While we are trying to convince the Chinese to join us in sanctions on Iran (or at least not to veto them), China is on the verge of announcing sanctions against American companies for selling arms to Taiwan (a/k/a the Republic of China, or ROC).
The sanctions at this point are only threatened, not put in place, but, short of deciding that that measure may be an overreaction--which doesn't seem likely to me--I don't see what would stop them. The Chinese government's point of view is that selling arms to Taiwan is an intolerable intrusion in their domestic affairs, while ours is that we are obligated by policy and treaty to provide military necessities for the defense of Taiwan.
The American arms companies involved probably just have to look at the enmity of China (a/k/a the Peoples' Republic of China, or PRC) as an unavoidable negative effect of being a good customer of the US military (while the sales to Taiwan are an unavoidable fringe benefit).
To me, China's making a big campaign against the arms sales is a mistake--when was the last time anyone outside the region noticed the existence of Taiwan?--though China considers it a principled objection to an intentional policy of disrespect to their claimed sovereignty over the "renegade province". A more suspicious person might look at the sales as a potential direct harm to Chinese soldiers if the day ever came when they decided to take Taiwan back by force (as the PRC threatens to do, if Taiwan ever dared declare their independence from the mainland).
The unsettled status of Taiwan would probably be the last thing the US government needs to bring up in these trying times, when China's cooperation is needed on so many matters of international diplomacy and economics. With the return to unchallenged political control of the KuoMinTang (the KMT, the party of Chiang Kai-Shek), things are back to "normal" ambiguity, in which both the ROC and the PRC have a position that Taiwan is part of China--there's just a technical dispute about who's in charge.
The only major declared enemy of this permanent temporary anomaly, former ROC President Chen Shui-bian, is now in prison somewhere near Taipei, serving a sentence of life imprisonment for corruption crimes. His prosecution was nothing but murky; he admitted some violations on campaign financing, and his wife and son admitted more, but the whole thing also smacks strongly of political motivation and placation of the mainland power.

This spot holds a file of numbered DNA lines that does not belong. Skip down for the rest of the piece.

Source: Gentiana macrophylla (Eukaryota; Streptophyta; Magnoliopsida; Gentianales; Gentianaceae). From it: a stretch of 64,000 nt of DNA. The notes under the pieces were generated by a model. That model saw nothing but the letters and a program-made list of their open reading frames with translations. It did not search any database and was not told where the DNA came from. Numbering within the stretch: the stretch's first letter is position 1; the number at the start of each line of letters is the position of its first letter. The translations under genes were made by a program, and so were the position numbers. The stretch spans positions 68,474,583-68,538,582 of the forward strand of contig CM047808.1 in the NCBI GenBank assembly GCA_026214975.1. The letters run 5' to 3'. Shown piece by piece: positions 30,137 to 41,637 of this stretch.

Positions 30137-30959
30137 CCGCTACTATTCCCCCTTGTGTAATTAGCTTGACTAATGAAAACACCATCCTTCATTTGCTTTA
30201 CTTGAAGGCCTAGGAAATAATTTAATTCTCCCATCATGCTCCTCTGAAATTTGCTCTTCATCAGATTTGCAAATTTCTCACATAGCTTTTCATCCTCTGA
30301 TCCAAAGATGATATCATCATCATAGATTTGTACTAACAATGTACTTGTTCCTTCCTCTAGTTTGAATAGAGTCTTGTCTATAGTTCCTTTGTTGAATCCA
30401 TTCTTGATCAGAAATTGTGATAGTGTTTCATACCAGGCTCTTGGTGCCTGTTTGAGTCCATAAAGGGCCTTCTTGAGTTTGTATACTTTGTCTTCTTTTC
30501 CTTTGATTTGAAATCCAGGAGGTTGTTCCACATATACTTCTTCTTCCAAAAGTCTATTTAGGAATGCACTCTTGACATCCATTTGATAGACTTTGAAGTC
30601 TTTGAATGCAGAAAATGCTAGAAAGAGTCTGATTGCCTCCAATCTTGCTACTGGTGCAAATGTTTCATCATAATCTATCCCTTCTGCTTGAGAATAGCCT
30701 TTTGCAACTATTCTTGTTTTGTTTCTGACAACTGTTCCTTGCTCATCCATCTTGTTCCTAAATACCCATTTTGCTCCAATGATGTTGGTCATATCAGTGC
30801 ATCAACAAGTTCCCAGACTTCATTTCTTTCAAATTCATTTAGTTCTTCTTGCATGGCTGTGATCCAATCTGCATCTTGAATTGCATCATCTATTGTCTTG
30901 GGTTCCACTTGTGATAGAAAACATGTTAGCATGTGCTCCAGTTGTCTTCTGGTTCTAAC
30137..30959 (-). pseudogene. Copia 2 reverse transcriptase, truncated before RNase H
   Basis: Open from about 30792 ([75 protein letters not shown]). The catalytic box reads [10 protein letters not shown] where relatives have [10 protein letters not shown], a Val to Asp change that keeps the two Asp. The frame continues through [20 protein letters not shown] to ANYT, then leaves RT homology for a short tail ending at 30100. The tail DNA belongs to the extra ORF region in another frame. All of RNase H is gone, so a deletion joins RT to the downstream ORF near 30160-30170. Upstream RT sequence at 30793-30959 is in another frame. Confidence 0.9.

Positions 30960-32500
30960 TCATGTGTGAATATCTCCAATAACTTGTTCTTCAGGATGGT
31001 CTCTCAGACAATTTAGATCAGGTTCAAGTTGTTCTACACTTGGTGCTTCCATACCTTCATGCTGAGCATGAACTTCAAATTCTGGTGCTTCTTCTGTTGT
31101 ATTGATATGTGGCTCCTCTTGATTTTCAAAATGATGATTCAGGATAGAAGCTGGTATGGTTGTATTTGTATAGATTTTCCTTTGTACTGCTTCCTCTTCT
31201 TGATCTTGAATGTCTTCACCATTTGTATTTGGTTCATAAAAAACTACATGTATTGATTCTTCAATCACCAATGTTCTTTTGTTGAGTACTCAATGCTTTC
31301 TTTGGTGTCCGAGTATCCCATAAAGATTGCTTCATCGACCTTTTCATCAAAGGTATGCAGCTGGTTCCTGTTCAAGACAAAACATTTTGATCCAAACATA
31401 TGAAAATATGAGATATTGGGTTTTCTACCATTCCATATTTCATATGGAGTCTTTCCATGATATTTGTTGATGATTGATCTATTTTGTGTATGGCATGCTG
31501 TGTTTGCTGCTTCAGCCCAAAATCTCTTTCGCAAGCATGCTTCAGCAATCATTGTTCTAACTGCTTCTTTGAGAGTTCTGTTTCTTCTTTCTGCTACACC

During his heyday, in the early days of his 2000-2008 term in office (like George W. Bush, he somehow managed re-election in 2004 under unusual circumstances and deep internal dissatisfaction), "A-bian" dared to speak truth to power and suggest a couple of heresies: 1) the people in Taiwan don't want unification with China while the PRC continued to violate the civil liberties of its citizens, thank you very much; and 2) federation is the long-term solution for Greater China which would both permit the Han Chinese their pre-eminent political role in Chinese civilization, yet allow the multiple nationalities (Taiwanese, Uighur, Tibetan, the westernized Hong Kong Chinese, and, believe me, many others) in the Chinese-speaking world to exercise their own rights of free expression. Is it for this that the disgraced head of the unofficial party of Taiwanese independence (the DPP) must pay?
Probably the imprecation does some injustice to the rough-and-tumble democracy, and the semi-independent judiciary, of the ROC. Taiwan's government suggests to me many of the characteristics of the Italian government (but with superior economic management): chaotic, corrupt, untrustworthy, but unmistakably, unshakably, their own.